Tobacco Farmers Face Uncertainty in Post-Buyout World
Posted January 13, 2005
FAYETTEVILLE, N.C. — As planting season nears, tobacco farmers face a dilemma.
Many have yet to decide whether to take a chance on tobacco in a post-buyout world.
While some farmers say they'll stick with the crop that has provided a good living for decades, others say tobacco is just not worth growing anymore.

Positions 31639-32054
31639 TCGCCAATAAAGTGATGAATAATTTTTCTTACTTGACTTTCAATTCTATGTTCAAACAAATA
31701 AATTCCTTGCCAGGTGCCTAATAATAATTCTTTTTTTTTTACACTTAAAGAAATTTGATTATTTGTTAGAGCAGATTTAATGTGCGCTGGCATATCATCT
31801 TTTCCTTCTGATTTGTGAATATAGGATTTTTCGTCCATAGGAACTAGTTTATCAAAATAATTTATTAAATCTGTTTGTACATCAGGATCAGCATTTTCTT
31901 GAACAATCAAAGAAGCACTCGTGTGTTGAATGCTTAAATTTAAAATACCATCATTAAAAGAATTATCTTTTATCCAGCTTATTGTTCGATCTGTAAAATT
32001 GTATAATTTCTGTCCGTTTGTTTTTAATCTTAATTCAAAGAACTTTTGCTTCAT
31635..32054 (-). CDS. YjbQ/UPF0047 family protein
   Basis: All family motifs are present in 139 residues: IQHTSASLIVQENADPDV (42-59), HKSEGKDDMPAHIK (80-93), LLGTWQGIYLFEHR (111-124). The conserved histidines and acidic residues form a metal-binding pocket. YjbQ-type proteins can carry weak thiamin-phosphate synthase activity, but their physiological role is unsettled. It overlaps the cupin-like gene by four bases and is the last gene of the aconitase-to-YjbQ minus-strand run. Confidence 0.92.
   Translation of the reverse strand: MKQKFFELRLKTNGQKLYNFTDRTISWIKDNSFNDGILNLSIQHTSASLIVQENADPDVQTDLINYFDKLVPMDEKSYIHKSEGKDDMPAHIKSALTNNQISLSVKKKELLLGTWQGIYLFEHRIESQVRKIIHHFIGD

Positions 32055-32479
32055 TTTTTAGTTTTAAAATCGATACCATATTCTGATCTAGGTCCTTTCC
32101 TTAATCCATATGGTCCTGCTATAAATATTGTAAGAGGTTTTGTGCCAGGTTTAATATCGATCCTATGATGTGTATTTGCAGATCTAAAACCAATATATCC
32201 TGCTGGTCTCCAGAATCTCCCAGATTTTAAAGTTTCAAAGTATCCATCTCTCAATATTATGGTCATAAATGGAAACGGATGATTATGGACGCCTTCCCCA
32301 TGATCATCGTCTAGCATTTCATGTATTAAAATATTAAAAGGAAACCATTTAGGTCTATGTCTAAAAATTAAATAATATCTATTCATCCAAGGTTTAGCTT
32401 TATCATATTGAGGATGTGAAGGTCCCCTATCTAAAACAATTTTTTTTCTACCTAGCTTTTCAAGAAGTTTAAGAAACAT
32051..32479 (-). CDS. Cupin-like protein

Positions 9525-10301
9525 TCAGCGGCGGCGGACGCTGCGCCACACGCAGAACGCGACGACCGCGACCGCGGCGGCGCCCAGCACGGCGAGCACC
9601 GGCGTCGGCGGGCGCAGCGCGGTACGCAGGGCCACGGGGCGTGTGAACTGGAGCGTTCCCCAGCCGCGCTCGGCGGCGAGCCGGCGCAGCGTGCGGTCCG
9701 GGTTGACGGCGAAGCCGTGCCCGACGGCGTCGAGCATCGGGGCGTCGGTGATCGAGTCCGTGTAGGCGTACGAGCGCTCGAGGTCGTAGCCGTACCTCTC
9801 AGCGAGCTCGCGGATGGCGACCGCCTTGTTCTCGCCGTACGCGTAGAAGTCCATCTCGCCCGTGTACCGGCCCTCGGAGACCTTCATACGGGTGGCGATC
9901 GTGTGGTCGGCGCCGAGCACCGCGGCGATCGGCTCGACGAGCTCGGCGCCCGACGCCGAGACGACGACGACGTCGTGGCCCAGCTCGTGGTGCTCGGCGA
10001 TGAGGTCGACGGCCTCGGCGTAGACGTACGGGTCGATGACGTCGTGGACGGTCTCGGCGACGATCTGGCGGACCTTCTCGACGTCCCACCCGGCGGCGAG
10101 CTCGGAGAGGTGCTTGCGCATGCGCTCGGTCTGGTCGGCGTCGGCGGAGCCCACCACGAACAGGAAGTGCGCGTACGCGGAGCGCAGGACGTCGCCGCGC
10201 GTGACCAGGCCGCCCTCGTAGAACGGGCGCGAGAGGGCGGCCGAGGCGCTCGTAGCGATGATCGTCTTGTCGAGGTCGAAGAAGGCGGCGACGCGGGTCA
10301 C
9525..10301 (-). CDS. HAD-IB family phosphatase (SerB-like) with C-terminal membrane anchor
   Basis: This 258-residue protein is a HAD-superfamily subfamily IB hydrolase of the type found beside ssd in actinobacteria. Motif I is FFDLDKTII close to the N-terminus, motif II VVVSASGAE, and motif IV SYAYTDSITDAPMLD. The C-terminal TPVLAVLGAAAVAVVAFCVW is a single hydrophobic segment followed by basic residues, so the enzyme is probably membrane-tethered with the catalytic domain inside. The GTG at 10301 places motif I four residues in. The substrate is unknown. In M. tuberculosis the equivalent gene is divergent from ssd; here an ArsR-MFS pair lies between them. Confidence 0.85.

Congress in October passed a $10 billion buyout of a Depression-era price support system.
No longer is a good price guaranteed, and uncertainties abound. Tim Priest is a 49-year-old farmer who tends to about 250 acres near the Moore County town of Carthage.
Last year, he grew 40 acres of flue-cured tobacco, and he plans to stick with it this year.
Priest has been offered a contract to grow directly for Philip Morris, the nation's largest cigarette maker, but says he's weighing his options.